A Kirschner wire (also called a K-wire) is a thin metallic wire or pin that can be used to stabilize bone fragments. These wires can be drilled through the bone to hold the fragments in place. They can be placed percutaneously (through the skin) or can be buried beneath the skin.
K-wires come in different sizes, and as they increase in size, they become less flexible. K-wires are often used to stabilize a broken bone and can be removed in the office once the fracture has healed. Some K-wires are threaded, which helps prevent movement or backing out of the wire, although that can also make them more difficult to remove.
K-wires used to be used more commonly when traction was a common treatment for certain types of fractures.1 When traction is used, a K-wire is often inserted into a bone to provide a rigid anchor to the bone, and then the weight is pulled on the bone (through the wire) to pull the broken extremity into alignment.
Problems With Pins
There are possible complications associated with the use of K-wires:
Infection: The location of pin insertion can be a source for infection to enter the body.2 If left through the skin, bacteria can travel along the pin tract and get deeper into the body, and possibly to the bone. For this reason, patients with K-wires that are left exposed are typically instructed on techniques for pin care to prevent infection.
Breakage: Pins can provide stable fixation of a fracture, but most pins are relatively thin in diameter and they can break if there is increased stress on the broken bone.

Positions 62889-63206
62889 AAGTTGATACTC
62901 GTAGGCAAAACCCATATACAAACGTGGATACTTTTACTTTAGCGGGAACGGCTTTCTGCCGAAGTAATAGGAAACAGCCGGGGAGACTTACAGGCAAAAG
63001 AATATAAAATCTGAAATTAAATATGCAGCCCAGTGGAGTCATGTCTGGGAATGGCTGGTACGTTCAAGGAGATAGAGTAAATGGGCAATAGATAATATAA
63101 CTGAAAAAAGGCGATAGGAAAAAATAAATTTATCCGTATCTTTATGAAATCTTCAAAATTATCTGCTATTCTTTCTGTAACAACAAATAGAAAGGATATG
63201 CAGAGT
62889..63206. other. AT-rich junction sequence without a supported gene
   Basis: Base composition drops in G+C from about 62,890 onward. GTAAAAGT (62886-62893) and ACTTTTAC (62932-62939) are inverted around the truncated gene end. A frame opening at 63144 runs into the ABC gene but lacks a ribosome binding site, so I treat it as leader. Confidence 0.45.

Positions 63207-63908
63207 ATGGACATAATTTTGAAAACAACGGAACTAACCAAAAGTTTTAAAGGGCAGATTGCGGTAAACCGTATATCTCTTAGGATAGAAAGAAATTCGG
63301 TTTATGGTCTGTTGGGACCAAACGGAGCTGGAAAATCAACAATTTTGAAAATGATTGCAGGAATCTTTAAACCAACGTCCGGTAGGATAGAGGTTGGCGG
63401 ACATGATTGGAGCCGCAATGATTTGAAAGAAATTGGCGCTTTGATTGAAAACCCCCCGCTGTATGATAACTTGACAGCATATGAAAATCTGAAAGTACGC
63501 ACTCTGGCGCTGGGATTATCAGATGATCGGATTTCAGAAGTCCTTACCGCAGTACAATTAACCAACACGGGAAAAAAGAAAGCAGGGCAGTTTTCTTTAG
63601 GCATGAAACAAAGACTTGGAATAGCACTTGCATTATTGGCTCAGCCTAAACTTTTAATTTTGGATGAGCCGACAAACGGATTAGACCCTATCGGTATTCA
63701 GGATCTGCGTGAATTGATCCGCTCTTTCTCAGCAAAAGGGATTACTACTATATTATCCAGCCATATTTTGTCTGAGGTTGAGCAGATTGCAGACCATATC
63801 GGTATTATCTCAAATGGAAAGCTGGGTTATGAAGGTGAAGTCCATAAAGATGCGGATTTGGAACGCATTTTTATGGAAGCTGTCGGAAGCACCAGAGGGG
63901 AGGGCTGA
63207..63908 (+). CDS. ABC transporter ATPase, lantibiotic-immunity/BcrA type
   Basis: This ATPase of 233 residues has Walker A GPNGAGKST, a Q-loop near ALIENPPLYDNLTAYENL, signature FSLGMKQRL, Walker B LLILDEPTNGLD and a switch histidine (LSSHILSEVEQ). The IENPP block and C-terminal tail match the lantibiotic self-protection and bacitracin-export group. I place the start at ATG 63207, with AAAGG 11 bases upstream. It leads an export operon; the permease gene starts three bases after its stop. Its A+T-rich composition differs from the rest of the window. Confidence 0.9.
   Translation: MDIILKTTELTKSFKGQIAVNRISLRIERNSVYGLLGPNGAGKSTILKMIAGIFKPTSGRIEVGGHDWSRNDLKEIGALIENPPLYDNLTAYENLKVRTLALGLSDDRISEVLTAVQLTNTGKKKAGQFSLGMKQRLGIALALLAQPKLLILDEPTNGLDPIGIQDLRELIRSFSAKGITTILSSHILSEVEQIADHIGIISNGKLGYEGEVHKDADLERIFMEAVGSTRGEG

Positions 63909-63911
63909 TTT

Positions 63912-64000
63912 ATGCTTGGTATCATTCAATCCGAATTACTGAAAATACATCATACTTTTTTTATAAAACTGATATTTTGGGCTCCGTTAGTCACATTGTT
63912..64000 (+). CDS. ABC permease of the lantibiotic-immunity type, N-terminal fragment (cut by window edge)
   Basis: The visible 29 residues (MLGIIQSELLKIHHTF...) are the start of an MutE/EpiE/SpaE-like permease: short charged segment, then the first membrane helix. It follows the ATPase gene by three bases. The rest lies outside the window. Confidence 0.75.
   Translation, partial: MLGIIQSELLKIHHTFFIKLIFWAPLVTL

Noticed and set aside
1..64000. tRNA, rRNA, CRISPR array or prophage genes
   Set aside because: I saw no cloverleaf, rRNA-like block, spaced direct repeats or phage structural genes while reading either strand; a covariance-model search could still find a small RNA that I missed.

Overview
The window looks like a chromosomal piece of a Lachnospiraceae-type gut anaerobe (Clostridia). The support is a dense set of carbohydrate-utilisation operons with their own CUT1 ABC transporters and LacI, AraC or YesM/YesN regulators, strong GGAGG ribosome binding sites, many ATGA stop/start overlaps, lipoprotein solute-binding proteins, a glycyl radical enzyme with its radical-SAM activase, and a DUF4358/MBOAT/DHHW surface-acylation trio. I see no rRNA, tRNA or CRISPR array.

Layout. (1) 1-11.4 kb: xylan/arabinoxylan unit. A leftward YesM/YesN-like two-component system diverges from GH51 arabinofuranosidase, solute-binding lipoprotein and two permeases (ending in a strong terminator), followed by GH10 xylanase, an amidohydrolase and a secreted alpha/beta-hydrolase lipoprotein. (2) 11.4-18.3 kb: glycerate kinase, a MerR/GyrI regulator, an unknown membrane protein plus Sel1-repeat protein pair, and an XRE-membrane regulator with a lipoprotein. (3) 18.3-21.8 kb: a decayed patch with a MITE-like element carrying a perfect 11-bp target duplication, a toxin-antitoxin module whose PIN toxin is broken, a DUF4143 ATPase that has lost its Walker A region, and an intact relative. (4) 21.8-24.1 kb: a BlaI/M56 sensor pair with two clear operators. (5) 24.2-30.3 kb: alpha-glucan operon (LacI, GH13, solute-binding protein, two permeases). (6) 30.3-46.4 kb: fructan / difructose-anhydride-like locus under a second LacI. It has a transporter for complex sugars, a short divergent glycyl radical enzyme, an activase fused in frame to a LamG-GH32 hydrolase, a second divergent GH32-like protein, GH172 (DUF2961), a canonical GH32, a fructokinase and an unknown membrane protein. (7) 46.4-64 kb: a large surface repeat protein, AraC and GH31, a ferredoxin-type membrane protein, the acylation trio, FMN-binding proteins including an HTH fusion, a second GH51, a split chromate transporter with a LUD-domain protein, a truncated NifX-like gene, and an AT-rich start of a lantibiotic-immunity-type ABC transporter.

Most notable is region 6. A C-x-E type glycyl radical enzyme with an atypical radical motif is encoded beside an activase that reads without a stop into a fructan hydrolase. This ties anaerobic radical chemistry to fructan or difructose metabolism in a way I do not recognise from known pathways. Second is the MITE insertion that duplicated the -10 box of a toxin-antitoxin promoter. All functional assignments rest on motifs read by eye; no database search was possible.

Fracture Movement: K-wires generally provide less rigid fixation of fractures than some other techniques such as plates and screws, and metal rods. It is sometimes possible for the fracture to shift its position when only K-wires are used for fixation.3 Therefore, K-wires are generally used only for certain types of fractures.
Migration: One of the most concerning complications is pin migration. For this reason, extreme care must be used especially when using K-wires in the chest or abdominal area. Although rare, there are case reports of placing K-wires in bones around the shoulder that have been found to migrate to the chest cavity weeks or months later.4
Most often, K-wires are removed sometime after the bone has healed sufficiently. There are exceptions if the wire is buried deep inside a bone, but the majority of the pins are removed once healing is complete (or at least to a point where the broken bone is stable).
The smooth pins can often be removed in the office without special anesthesia. Pin removal typically does not cause too much discomfort for most patients. However, pins that are under the skin, threaded K-wires, or pins that are otherwise difficult to remove may need to be removed in an operating room under an anesthetic.